Magnum Opus

Every great artist has his or her magnum opus. DaVinci painted the Mona Lisa. Bethoven wrote his Fifth. Martin Luther King had his Dream, Lincoln his Gettysburgh, Van Gough his self portrait.

PaulThe defining work for Paul, trained in the arts of ancient greek rhetoric, is unquestionably his epistle to the Romans. Church history is filled with the names of people who came to faith – or whose faith was dramatically transformed – because of the message of this book. Luther’s 95 Theses were probably birthed after he had immersed himself in this letter. Wesley’s conversion also reportedly owes much to Paul’s message in Romans. If one subscribes to the theory that, without Paul, Christianity would never have been widely accepted outside of national Israel, it could be argued that contained within Romans are the most influential ideas ever to have been expressed by man.

So what is it about Paul’s message in Romans that is so compelling? The answers vary, but if you ask me, the power of Romans is felt in its “good news” that God is acting toward us in a way that is both just and good. Paul does not flinch for one moment in telling us that, because of our wickedness, all people are accountable to God. But Paul also assures us that God is good, that he has not abandoned us to sin and death. In Jesus, God deals with our wickedness not by destroying us, but by declaring us to be “right” and then leading us out of it.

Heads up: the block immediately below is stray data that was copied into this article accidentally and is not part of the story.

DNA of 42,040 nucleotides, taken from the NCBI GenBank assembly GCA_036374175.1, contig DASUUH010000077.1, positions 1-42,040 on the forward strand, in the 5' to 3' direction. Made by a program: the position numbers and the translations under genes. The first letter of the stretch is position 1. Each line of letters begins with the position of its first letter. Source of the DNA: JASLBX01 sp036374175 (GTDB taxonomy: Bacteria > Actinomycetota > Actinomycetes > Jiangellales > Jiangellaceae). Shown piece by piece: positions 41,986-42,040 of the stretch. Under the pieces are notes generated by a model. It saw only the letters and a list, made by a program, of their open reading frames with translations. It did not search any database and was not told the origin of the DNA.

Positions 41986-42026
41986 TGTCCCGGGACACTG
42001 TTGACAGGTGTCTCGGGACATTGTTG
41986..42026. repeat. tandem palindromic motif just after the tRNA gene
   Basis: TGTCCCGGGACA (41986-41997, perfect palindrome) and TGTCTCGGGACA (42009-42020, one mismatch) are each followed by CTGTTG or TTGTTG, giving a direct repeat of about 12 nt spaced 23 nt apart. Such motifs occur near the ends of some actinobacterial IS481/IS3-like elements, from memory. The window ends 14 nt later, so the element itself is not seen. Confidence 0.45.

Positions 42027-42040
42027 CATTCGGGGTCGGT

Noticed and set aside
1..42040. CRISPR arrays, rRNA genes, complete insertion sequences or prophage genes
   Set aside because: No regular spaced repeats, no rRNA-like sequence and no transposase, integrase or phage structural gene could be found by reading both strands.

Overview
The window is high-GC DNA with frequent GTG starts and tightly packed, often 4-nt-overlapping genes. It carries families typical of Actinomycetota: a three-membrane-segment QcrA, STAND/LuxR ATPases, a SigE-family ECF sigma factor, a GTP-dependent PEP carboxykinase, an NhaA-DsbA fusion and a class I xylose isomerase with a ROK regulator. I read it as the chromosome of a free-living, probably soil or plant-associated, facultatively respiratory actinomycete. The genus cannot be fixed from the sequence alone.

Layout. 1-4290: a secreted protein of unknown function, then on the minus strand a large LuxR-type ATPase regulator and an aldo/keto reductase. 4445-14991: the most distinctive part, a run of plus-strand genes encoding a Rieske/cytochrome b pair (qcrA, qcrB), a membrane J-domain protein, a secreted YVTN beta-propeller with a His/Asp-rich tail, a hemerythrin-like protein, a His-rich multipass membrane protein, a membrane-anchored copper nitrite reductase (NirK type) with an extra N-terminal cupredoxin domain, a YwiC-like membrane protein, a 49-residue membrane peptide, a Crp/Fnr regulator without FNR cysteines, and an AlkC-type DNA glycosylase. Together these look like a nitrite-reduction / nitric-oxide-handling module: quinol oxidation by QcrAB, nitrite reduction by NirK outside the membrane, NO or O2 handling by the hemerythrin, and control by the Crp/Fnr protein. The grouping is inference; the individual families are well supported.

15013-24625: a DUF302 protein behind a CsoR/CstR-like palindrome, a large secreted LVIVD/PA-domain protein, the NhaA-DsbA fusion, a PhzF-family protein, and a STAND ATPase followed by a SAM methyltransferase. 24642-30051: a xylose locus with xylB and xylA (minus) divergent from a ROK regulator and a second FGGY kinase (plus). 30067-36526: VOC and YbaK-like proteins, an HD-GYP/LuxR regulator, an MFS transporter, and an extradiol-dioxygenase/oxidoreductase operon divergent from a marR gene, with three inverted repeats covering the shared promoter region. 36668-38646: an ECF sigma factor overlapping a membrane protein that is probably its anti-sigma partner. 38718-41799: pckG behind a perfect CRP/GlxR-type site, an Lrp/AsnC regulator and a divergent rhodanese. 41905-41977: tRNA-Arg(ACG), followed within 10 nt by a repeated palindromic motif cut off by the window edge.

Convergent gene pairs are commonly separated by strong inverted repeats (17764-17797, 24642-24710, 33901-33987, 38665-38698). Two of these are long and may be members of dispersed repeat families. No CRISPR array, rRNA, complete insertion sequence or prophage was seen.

Not everyone likes this message. Those whose identities are invested in systems of religiosity do not want to believe that it is that simple. They want to think that things they do, or wear, or eat, or the people they hang out with, or that places they go, are the things that make them right with God. They want to think that God is against everyone who doesn’t follow their system. For those clothed in religiosity, the message of Romans is too universal, too “easy.” It is dangerous and scandalous, despirately in need of appropriate tempering and watering-down. 

God really is good. It is a wonderful, dangerous message.

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